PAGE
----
Nick Biasini is the Outreach Engineer at Cisco Talos. He has researched a wide range of topics including exploit kits and various malware campaigns being distributed through email.
Biasini is presenting at HITBSecConf Amsterdam 2016 this spring. Come see his session, Exploit Kits: Hunting the Hunters, on May 26, 2016.
In this interview he discusses the challenges involved in the investigation of new exploit kits, talks about surprising details he uncovered during his research, and offers insight into what we might see in the future.
What are the main technical challenges involved in the investigation of new exploit kits?
One of the biggest challenges from a security researcher perspective is the rapid adoption of malicious ads to distribute exploit kits. By either paying for legitimate ads or compromising the advertising servers, exploit kit users have become increasingly effective at delivering the gate into the exploit kit via malvertising.
The challenge this presents is replication. It’s common to find users being infected by exploit kits, but challenges are introduced when trying to chase down the campaign specifically. Logically, when using ads, the sites that they appear on are random and don’t necessarily repeat on the same site very often. For example, you find a user being compromised at site A through ad vendor B. Now you find the same Angler server being connected through site C and ad vendor D. When trying to replicate the infection you connect to both sites A & C, but the malicious ad is not served. This is one of the biggest challenges with exploit kits.
What are some of the most surprising details you’ve uncovered while examining an exploit kit?
For me, one of the most surprising details is the sophistication and organization associated with these kits. This is a big business with millions of dollars in revenue and it has definitely been reflected in the sophistication of these kits.
Take the Angler report we recently released. What we found was largely an enterprise service for compromise. They were using proxied connections, remote logging, and sophisticated health monitoring. These are things I would expect to see in an enterprise environment, not in an organization delivering ransomware to random people on the internet. The other surprising thing is scope. Going in I didn’t expect to see as many users as we did communicating with exploit kits. You may not realize it, but you are likely interacting with exploit kits when you are browsing the internet.
The exploit kit authors have become extremely effective in not wasting exploits, so most users aren’t delivered any malicious content. But it’s likely that in the background your browser is at least interacting with an exploit kit landing page. Whether it’s your favorite large web page that has ads, or a local restaurant around the corner that has had their wordpress/droopl/joomla site compromised, exploit kits are everywhere.
How do exploit kit authors adapt after their work has been discovered?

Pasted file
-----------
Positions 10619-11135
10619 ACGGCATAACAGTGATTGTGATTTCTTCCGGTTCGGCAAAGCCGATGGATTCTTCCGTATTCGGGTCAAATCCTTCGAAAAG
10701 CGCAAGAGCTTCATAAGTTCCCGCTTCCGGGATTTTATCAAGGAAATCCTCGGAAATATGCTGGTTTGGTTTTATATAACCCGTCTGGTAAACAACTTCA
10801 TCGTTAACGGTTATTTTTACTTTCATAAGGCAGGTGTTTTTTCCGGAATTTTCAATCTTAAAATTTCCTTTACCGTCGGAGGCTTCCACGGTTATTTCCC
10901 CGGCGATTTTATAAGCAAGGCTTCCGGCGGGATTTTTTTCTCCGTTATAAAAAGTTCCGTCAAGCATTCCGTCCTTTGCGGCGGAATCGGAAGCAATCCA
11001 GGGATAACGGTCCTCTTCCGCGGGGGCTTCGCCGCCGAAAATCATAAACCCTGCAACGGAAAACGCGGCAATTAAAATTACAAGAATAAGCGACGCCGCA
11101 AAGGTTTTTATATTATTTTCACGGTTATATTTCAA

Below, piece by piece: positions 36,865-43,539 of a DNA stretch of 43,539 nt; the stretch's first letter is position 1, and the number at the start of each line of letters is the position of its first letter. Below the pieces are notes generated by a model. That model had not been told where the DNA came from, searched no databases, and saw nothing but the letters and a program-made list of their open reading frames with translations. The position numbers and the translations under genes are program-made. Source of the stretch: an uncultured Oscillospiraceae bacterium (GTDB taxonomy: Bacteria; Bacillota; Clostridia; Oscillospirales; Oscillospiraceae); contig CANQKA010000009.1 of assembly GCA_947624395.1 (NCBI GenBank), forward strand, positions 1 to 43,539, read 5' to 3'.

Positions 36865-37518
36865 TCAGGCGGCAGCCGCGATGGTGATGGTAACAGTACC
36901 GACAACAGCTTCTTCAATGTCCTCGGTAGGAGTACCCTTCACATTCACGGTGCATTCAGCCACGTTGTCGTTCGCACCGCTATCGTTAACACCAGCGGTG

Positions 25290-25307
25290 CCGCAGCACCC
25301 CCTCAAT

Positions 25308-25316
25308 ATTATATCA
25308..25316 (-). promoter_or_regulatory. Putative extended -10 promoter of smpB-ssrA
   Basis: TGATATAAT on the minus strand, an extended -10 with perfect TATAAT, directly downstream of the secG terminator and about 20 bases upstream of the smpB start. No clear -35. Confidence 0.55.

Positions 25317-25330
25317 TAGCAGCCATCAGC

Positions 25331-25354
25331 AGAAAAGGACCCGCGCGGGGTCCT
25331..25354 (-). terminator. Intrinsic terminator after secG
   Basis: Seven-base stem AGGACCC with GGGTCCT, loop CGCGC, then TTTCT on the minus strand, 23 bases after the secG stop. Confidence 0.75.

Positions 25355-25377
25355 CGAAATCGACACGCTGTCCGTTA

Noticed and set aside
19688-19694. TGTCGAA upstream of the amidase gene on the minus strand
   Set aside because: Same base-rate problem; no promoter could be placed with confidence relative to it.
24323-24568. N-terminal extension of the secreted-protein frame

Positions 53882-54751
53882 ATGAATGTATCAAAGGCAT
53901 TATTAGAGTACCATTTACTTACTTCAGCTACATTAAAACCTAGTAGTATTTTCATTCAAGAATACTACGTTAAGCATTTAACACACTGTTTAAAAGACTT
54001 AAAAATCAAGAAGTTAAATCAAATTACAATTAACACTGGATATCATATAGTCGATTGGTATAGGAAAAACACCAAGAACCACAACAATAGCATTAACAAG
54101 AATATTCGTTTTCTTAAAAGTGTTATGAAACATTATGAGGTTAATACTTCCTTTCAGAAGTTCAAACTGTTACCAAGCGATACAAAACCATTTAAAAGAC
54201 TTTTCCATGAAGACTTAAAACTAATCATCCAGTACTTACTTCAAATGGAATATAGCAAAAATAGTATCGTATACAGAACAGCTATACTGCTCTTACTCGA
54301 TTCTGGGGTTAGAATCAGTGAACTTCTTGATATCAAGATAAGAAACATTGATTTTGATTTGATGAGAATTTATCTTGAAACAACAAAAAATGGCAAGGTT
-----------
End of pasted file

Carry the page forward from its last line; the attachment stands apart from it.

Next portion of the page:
The biggest thing we see is changes in tactic or software updates. Commonly, we will see adversaries pivot from a hosting perspective. We have seen Angler shift largely outside of the United States for hosting and move primarily into Europe. We still occasionally see instances hosted within the United States, but after we were able to work with a provider in the US the bad guys stayed away.
A more recent example would be a new gate that we saw and wrote about. It was initially using a large contiguous string of text in the URL structure. However, a week after the publishing of our report, it changed and started using multiple sub folders to break up the large string to help ensure it wasn’t easily detected.
What are today’s most dangerous exploit kits? Why? How do you expect them to evolve?
All exploit kits are dangerous because they are focused on compromising users that are browsing the web. It is this indiscriminate compromise that makes these kits so dangerous. As a researcher I am fascinated with Angler. They consistently innovate and deliver new techniques. They are always evolving, changing and getting users compromised.
Just look at how their innovation has led the other exploit kits. It started with Domain Shadowing, which is the use of compromised registrant accounts to host exploit kit activity. Angler was the first exploit kit to start making use of it and it has now moved to every major exploit kit. They also pioneered things like 302 cushioning and encrypted payloads. All of these techniques are adopted by the other kits, another indication of their superiority.
Finally, there is the speed associated with exploit development. Angler is commonly the first kit to make use of breaking vulnerabilities. They are always on the cutting edge of vulnerabilities that are available today. For all these reasons I think that Angler is the most sophisticated and dangerous exploit kit. But all exploit kits are threats to the average user.